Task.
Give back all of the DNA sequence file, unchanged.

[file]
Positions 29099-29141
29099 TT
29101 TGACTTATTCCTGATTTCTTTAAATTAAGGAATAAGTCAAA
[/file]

Positions 29099-29141
29099 TT
29101 TGACTTATTCCTGATTTCTTTAAATTAAGGAATAAGTCAAA